Politique — Opinion

Emmanuel Macron and his supporters – including interior minister Gérald Darmanin – have not learnt the lessons from the president's first term and the fact that, twice in a row, the far-right candidate Marine Le Pen made it through to the second round of a French presidential election, argues Ellen Salvi in this op-ed article. All the while, she says, the government continues to lower the level of public debate, with the far-right being the main beneficiaries.

Pension reform in France: the grandmother of all battles

Politique — Opinion

The battle against the French government's pension reform is not simply just another protest movement. Three crucial issues are at stake here: social, democratic and civilisational, as shown by the exceptional unity among trade unions opposed to the changes, argues Mediapart’s publishing editor Edwy Plenel in this op-ed article. All the more reason, he writes, to put all our energy into supporting this combat.

Nine acquitted, four convicted over far-right plot to attack Macron

France — Link

At the end of a four-week trial, a Paris court has acquitted nine out of a far-right group of 13 men and women aged between 26 and 66 accused of plotting a knife attack against President Emmanuel Macron in 2018.

French far-right seeks political gain from horror of girl's murder

France — Analysis

The shocking sequestration, rape and murder in Paris last week of Lola, a 12-year-old girl whose body was found in a trunk in front of her apartment building home, has been transformed by the far-right and conservative hardliners into a political row over immigration policy after it was revealed that the arrested suspect is a young Algerian woman who since August was the subject of an expulsion order. The controversy snowballed this week, forcing the government onto the defence despite an appeal by Lola’s parents that no political gain should be made of the atrocious crime. Lucie Delaporte and Christophe Gueugneau report.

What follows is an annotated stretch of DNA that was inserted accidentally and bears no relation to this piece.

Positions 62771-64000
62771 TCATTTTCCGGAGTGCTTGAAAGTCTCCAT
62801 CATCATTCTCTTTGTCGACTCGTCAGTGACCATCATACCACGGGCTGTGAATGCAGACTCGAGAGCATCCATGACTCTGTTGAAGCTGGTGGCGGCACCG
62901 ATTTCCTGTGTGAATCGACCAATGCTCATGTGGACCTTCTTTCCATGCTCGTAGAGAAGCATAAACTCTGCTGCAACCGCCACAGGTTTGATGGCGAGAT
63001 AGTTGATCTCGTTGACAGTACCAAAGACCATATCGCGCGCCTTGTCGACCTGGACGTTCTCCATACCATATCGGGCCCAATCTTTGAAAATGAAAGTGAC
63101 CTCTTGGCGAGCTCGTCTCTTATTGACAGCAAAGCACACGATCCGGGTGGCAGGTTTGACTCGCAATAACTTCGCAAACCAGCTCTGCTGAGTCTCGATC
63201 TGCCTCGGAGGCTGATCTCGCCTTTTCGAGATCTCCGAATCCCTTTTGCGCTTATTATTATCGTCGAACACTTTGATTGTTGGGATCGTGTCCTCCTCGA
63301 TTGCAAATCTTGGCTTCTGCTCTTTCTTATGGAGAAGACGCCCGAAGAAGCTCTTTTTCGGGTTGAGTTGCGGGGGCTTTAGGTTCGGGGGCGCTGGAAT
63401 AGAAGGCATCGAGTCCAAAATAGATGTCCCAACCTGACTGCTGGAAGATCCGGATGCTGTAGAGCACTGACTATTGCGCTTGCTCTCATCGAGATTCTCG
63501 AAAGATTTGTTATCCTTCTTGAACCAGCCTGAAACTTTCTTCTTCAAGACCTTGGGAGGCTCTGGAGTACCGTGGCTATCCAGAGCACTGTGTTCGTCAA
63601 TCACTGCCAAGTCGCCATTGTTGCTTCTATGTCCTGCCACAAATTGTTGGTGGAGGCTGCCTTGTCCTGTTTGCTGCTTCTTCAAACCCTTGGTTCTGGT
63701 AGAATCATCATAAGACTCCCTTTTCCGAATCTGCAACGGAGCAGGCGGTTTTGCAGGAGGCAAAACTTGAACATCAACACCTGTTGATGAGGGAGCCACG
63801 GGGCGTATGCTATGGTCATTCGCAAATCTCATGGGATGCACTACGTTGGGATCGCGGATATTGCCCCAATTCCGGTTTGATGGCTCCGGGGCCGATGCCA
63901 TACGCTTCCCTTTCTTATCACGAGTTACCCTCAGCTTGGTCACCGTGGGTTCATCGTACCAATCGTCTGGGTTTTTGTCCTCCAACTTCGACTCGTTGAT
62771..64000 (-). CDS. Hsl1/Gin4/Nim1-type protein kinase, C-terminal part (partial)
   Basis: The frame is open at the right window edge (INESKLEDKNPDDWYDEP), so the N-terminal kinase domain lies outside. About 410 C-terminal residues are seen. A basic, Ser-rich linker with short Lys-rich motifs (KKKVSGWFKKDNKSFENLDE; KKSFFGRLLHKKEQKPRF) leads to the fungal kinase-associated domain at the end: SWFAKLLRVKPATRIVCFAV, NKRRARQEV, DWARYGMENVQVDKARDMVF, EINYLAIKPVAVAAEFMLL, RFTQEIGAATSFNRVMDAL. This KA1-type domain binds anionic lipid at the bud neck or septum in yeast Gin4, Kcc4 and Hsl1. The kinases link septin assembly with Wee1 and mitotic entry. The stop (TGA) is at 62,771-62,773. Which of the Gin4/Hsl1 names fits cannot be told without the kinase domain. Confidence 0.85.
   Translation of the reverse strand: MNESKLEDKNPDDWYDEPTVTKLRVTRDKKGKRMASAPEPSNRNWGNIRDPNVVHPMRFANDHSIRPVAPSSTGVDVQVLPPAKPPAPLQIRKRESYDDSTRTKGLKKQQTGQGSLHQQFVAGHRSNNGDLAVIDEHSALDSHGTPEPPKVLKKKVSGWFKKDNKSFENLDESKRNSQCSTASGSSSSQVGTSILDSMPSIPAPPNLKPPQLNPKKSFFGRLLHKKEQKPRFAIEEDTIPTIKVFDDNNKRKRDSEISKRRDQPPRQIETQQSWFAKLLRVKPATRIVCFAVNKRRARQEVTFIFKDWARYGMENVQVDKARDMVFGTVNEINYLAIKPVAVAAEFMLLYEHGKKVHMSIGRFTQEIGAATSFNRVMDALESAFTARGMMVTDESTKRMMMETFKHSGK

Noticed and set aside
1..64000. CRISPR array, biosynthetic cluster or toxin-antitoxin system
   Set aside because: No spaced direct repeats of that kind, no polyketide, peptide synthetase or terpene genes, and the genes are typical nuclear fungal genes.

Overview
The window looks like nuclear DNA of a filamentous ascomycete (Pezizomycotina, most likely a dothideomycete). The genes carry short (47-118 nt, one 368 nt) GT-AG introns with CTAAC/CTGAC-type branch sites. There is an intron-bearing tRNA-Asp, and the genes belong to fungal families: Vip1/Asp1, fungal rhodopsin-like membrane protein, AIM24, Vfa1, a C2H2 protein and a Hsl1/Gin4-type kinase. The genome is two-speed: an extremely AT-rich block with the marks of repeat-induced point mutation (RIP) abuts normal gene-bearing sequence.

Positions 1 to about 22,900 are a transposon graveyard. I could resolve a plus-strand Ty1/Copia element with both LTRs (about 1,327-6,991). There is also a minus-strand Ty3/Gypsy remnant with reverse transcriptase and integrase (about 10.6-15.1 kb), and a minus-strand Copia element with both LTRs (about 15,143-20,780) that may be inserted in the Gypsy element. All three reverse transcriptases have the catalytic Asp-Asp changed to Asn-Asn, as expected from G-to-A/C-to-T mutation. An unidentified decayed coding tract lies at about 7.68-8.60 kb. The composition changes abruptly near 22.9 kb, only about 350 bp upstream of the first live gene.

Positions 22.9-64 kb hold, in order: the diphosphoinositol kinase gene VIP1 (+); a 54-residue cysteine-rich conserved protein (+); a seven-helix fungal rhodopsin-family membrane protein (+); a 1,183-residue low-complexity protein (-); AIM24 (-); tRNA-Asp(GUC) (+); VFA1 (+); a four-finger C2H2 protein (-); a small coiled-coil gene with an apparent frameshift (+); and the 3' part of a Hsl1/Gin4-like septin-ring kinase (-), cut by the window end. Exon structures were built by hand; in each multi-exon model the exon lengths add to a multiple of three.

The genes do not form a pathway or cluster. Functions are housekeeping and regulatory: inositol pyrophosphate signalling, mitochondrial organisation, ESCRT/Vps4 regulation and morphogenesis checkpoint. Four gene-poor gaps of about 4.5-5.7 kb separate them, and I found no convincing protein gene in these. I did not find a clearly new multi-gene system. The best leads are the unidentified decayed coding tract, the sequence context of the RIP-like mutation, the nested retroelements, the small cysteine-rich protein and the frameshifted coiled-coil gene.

The French far-right's election dilemma: a family split between Le Pen and Zemmour

France — Report

For three generations Melinda and Dylan's family from northern France has voted steadfastly for the far-right Le Pen family at elections; first Jean-Marie Le Pen, who founded the Front National, and more recently his daughter Marine Le Pen who is president of its successor party Rassemblement National. However, the decision on who to vote for has now been thrown into question by the presence of another far-right candidate in April's French presidential election, the polemicist Éric Zemmour. The dilemma, one faced by many voters across the country, threatens to divide the family. Lucie Delaporte reports.

French far-right presidential hopeful Zemmour fined for hate speech

France — Link

A Paris court has ordered maverick far-right polemicist Eric Zemmour to pay a fine of 10,000 euros after finding him guilty of hate speech during a television appearance when he described unaccompanied migrant children as "thieves", "rapists" and "murderers".

French far-right target journalists amid Macron's 'laissez-faire'

France — Opinion

The threats against journalists, including one of our own, by far-right supporters in France are intolerable, write Mediapart co-editors Stéphane Alliès and Carine Fouteau in this op-ed article. It is high time for French President Emmanuel Macron, preoccupied with ensuring a second mandate in the presidential elections due next April, to take proper measure of the danger that is afoot.  

Far-right puts Dreyfus affair into spotlight in French election race

France — Link

As French President Emmanuel Macron opens a museum dedicated to the exonerated Jewish soldier, ultra-nationalists like maverick far-right polemicist and expected candidate in next year's presidential elections, Éric Zemmour, again question his innocence.